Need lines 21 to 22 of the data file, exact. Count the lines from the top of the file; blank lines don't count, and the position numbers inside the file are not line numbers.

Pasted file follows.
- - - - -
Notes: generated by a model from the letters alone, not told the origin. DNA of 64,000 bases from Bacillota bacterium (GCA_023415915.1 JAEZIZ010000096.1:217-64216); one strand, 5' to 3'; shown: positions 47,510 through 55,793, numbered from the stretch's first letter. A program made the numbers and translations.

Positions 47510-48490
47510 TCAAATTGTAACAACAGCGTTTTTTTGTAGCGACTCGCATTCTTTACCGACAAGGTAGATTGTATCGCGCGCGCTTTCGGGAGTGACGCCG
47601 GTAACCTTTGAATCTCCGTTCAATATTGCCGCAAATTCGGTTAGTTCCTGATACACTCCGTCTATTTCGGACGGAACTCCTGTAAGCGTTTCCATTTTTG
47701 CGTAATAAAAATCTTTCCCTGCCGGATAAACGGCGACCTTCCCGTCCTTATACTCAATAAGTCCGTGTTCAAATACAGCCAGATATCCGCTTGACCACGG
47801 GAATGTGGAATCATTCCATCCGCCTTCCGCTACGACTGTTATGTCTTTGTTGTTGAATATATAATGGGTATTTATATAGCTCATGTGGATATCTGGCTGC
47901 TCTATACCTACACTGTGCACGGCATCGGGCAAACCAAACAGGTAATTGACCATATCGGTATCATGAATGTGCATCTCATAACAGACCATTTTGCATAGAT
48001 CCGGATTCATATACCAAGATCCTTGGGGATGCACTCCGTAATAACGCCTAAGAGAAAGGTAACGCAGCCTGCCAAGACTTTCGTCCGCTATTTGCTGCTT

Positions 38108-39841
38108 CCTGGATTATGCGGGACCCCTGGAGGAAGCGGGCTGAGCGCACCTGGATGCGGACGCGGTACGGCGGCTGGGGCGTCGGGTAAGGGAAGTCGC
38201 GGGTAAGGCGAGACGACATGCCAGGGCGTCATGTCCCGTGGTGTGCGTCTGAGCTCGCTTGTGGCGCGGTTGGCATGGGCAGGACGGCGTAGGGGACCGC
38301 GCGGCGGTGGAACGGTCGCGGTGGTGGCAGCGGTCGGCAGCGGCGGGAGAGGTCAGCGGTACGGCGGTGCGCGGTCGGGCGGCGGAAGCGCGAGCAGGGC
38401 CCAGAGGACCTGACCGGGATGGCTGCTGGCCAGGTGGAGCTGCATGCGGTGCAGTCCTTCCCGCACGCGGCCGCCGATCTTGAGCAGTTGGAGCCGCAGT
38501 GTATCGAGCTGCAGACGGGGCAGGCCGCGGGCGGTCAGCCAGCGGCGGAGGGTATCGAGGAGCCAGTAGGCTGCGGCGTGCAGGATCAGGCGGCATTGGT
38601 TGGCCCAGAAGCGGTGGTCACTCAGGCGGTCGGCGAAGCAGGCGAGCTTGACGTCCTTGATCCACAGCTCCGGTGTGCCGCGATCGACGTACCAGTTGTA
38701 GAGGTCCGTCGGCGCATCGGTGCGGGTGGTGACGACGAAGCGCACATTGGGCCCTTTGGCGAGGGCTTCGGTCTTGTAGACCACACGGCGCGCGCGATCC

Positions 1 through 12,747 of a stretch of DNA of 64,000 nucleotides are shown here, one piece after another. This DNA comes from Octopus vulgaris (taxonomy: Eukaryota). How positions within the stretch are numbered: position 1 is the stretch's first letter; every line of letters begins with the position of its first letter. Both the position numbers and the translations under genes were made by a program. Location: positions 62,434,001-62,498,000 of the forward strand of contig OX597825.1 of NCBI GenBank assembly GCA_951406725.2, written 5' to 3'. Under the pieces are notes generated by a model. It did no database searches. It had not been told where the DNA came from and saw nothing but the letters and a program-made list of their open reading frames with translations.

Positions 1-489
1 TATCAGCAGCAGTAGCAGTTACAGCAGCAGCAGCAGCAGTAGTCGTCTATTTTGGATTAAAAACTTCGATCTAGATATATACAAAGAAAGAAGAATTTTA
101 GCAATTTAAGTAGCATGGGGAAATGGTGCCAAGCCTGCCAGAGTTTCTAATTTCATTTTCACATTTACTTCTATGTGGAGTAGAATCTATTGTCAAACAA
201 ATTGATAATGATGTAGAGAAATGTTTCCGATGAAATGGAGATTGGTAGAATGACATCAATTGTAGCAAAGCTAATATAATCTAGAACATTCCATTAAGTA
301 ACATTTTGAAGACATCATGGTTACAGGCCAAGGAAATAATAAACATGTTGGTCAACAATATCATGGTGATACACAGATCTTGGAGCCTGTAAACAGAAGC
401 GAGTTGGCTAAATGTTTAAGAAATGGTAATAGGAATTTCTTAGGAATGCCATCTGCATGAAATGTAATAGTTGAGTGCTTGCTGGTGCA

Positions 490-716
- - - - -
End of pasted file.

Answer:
201 ATTGATAATGATGTAGAGAAATGTTTCCGATGAAATGGAGATTGGTAGAATGACATCAATTGTAGCAAAGCTAATATAATCTAGAACATTCCATTAAGTA
301 ACATTTTGAAGACATCATGGTTACAGGCCAAGGAAATAATAAACATGTTGGTCAACAATATCATGGTGATACACAGATCTTGGAGCCTGTAAACAGAAGC